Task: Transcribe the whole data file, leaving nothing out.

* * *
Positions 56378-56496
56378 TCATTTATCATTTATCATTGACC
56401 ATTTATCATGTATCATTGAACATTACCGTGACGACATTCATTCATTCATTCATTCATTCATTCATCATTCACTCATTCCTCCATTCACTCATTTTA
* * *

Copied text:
Positions 56378-56496
56378 TCATTTATCATTTATCATTGACC
56401 ATTTATCATGTATCATTGAACATTACCGTGACGACATTCATTCATTCATTCATTCATTCATTCATCATTCACTCATTCCTCCATTCACTCATTTTA